Terra -vs- Raku

The flowers in this set were created by using drops of Terra over Intense Black, giving the petals a more opaque appearance than if the Terra had been used alone. Then the beads are encased in a thick layer of crystal clear.

Terra by Double Helix Glassworks has got to be in my top 3 favorite glass colors to work with. In fact, I would probably say it's my number one favorite, but the people who know me as the "Queen of Raku" would probably tar and feather me. That and the fact that I really do believe that Raku is just a bit more versatile, for me anyway.

Terra and Raku are alike in that they both shift colors when exposed to a high heat in the flame and then allowed to cool before striking, but that's where I think the similarities end.

Raku is a more opaque glass than Terra. The colors can range from earthy browns, to rusty reds, with greens, blues and purples in between. I have found that once struck, it will remain the same color during annealing without any special "lower" annealing schedule. I love Raku for the fact that I can choose to do encased beads or leave them un-encased for even more vivid colors. Either way, I can get the colors to pop and stay that way.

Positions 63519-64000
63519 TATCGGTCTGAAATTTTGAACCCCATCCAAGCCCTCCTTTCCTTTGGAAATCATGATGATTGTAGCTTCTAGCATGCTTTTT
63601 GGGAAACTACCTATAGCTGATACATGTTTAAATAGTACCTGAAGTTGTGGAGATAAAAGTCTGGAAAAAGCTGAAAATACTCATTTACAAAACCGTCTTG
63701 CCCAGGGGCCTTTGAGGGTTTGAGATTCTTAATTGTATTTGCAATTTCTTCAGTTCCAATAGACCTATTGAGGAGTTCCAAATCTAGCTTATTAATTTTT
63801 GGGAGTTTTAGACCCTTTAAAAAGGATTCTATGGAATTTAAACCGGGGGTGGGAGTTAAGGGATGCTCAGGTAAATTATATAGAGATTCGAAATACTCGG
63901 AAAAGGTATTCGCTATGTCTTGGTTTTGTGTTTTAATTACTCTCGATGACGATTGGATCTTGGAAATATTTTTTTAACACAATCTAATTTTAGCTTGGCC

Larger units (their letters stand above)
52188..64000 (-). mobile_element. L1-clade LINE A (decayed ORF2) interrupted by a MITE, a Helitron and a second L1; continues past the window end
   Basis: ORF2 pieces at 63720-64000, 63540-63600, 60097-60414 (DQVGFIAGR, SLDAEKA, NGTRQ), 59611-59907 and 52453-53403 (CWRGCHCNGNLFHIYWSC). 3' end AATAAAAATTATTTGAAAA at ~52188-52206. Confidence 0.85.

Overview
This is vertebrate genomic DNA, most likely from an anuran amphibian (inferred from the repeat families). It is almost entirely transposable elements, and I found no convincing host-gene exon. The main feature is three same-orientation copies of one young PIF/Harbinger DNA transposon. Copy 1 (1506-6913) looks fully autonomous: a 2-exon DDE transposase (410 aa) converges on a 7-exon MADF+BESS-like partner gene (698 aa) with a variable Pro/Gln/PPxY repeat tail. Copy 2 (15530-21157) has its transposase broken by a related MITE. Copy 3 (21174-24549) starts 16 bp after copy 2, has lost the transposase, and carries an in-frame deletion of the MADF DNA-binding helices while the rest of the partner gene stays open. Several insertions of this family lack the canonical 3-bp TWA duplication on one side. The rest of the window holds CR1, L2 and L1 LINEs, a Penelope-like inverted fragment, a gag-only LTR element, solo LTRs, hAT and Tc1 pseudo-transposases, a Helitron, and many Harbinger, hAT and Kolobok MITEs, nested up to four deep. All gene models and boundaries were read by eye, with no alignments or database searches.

Now with Terra, I find that it's almost translucent when used in thin layers. This can be wonderful for achieving gorgeous boro effects when encased. You can do some really cool wispy encased flowers with it too. But for me, and this is only because my kiln tends to over strike the glass no matter how low I set the temperature, I have not been able to keep the colors through an annealing cycle without encasing the bead. I know this is not the fault of the glass, but rather the kiln that I use, but I still love the glass for all the things I can do with it when encasing it. The color range of Terra is much like Raku except, when encased, it trades the earthy browns for fabulous magenta and golden yellows that I just can't get with Raku.

So I guess when it comes down to it, I would have to say that Raku and Terra tie for first place in my heart.